European stocks rebounded on Tuesday morning, despite continued fears about the outbreak of the deadly coronavirus in China.
The death toll from the coronavirus has risen to 106, China’s National Health Commission has said. Authorities reported 25 new deaths on Tuesday, including one in the capital of Beijing. In China, 50 million people remain under lockdown in a bid to contain the virus’s spread.
“As a minimum, Chinese data is going to take a notable hit for many weeks and getting a true read of underlying momentum is going to be hard,” Deutsche Bank strategist Jim Reid wrote.
Despite this, European stock markets opened in the green on Tuesday morning. The FTSE 100 (^FTSE) opened up 0.5% in London, France’s CAC 40 (^FCHI) opened 0.4% higher, and the German DAX (^GDAXI) rose 0.3%.
The small rises across major indexes came after sharp falls across equities on Monday. Neil Wilson, chief market analyst at Markets.com, attributed the “very mild rebound” to investors buying discounted shares after yesterday’s steep falls.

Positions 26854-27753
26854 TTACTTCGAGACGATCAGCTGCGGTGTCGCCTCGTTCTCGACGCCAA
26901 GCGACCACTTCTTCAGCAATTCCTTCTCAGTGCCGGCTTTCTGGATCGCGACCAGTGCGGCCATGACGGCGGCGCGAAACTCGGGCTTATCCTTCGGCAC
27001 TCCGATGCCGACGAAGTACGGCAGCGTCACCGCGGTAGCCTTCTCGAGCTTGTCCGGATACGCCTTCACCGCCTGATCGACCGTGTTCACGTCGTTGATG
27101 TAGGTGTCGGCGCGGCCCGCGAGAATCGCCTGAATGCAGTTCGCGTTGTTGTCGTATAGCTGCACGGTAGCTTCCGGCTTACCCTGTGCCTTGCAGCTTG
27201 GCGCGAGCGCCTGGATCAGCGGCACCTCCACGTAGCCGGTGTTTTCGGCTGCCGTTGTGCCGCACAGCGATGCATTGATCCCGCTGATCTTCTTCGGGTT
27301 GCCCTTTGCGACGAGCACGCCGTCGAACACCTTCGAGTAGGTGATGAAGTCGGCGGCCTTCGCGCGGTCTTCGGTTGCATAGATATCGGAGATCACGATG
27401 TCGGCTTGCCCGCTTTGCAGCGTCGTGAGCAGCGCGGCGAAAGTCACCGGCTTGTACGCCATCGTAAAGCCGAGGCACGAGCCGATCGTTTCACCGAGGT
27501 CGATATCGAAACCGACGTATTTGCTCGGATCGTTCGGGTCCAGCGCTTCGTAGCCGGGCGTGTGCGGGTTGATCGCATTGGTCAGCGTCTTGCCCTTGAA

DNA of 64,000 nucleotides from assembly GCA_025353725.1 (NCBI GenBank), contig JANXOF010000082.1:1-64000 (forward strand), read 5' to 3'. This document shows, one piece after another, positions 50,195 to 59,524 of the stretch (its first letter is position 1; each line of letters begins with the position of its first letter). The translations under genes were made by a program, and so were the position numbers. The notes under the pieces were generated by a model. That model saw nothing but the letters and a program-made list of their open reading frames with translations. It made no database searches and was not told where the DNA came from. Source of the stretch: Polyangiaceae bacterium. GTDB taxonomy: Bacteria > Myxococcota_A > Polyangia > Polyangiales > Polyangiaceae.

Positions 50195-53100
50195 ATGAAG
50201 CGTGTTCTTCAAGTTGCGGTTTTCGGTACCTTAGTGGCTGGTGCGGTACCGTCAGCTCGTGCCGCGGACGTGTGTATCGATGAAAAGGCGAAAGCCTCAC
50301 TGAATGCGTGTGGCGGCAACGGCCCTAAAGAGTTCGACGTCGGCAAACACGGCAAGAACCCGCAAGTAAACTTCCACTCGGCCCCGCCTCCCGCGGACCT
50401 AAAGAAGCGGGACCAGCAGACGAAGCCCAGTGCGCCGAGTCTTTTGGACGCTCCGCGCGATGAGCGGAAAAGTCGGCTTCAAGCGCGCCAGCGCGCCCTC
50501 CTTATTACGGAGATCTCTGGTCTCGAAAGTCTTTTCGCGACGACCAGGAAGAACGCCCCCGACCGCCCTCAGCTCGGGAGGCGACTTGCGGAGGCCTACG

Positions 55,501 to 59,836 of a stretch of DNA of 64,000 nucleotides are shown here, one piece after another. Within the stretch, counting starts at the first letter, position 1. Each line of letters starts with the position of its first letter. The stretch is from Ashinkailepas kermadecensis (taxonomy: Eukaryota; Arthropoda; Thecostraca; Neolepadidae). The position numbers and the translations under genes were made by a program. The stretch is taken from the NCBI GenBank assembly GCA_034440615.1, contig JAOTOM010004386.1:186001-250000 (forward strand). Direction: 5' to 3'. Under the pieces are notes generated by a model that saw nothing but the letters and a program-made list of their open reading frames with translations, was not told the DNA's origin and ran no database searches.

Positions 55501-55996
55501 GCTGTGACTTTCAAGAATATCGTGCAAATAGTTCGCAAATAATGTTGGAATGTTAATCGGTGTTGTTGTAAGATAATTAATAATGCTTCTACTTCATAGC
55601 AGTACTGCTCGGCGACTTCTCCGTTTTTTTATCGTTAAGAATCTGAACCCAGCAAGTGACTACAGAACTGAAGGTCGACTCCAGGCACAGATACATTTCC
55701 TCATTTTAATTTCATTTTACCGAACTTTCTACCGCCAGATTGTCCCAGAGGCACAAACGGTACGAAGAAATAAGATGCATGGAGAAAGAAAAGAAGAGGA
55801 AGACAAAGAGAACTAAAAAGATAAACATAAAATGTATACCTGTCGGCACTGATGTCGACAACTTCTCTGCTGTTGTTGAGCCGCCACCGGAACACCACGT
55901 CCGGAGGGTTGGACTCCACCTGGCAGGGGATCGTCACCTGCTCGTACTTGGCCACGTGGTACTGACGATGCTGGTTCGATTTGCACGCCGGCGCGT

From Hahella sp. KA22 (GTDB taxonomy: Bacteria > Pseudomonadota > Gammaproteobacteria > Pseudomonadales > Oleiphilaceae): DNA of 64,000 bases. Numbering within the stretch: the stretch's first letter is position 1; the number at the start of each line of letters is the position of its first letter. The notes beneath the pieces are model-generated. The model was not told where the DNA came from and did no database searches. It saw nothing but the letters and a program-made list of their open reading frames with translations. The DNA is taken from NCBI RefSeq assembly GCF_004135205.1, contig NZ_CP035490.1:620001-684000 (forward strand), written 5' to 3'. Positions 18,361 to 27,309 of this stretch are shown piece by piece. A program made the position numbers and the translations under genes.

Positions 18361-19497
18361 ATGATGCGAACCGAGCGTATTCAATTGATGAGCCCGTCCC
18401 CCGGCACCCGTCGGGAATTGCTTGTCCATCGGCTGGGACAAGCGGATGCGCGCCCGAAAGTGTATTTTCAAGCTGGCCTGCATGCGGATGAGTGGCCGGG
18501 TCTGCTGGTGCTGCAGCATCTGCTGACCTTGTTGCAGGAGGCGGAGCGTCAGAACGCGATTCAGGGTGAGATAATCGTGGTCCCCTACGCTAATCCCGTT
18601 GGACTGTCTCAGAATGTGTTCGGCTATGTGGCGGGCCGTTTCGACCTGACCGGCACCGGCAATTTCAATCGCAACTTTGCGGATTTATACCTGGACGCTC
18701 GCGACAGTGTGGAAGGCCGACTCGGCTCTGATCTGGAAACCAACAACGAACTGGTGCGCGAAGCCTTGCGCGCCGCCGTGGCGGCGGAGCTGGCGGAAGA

“We are not convinced this will hold,” Wilson said. “One feels equities face headwinds still, as the peak of this health crisis is some way off still.”
The VIX volatility index (^VIX) — a measure of future volatility expectations colloquially known as the “fear index” in the market — spiked 16.7% to reach its highest level since October.
Gold (GC=F) spiked last week as the virus spread and remained at elevated levels, trading close to $1,577.10 per ounce. Bitcoin (BTC-USD) and Japanese yen (JPY=X) have also seen recent gains amid investor appetite for ‘safe haven’ assets. Bitcoin was holding steady, up 0.7% against the dollar to $8,981.56, and the yen was flat against the dollar.
Chinese stock markets remain closed for Lunar New Year celebrations, which have been extended by authorities in Beijing in a bid to try and contain the virus by limiting travel. Japan’s Nikkei (^N225) closed down 0.5% and the Kospi (^KOSPI) in Korea closed down 3%.